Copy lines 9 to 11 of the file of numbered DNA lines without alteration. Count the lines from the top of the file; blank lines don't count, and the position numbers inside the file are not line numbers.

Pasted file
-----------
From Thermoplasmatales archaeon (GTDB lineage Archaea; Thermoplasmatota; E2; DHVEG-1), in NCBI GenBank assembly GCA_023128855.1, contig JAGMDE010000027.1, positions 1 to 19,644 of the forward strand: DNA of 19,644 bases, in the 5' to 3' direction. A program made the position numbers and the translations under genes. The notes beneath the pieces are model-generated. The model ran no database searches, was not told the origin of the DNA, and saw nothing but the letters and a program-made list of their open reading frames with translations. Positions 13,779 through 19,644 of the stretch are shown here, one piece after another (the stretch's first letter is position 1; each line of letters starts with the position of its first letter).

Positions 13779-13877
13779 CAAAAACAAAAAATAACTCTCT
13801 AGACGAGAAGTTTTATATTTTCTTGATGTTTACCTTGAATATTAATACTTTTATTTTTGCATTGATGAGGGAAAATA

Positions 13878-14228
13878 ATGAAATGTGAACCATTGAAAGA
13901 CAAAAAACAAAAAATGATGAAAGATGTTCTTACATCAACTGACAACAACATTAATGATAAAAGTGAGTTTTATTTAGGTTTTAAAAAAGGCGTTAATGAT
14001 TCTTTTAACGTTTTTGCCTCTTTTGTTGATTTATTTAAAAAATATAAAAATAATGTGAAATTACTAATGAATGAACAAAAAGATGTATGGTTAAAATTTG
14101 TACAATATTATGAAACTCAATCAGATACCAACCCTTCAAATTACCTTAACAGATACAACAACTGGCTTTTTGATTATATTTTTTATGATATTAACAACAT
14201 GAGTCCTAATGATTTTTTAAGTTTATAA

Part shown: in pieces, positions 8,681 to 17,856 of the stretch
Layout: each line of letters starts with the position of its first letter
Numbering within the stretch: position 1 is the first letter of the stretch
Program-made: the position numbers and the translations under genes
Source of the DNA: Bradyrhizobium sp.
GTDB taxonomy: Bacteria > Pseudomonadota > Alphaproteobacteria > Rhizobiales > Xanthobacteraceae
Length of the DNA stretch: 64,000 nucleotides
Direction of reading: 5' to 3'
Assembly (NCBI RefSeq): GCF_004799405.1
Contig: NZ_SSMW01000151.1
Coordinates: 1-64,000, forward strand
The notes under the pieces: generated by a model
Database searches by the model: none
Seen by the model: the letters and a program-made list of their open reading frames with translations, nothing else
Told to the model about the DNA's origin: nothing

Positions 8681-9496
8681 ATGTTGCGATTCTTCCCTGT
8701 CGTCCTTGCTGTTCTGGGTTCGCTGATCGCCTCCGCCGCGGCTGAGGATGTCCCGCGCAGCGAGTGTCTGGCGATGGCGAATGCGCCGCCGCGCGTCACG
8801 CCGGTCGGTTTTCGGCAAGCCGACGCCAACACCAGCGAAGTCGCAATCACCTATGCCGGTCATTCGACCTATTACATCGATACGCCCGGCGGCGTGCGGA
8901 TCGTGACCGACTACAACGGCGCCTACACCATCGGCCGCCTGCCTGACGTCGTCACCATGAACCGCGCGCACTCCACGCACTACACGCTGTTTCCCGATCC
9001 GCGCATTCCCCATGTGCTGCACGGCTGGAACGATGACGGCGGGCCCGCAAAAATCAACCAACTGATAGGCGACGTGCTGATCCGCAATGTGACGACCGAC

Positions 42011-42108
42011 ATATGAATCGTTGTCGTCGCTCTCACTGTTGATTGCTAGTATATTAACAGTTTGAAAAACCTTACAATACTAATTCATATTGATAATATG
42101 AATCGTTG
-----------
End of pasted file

14101 TACAATATTATGAAACTCAATCAGATACCAACCCTTCAAATTACCTTAACAGATACAACAACTGGCTTTTTGATTATATTTTTTATGATATTAACAACAT
14201 GAGTCCTAATGATTTTTTAAGTTTATAA

Part shown: in pieces, positions 8,681 to 17,856 of the stretch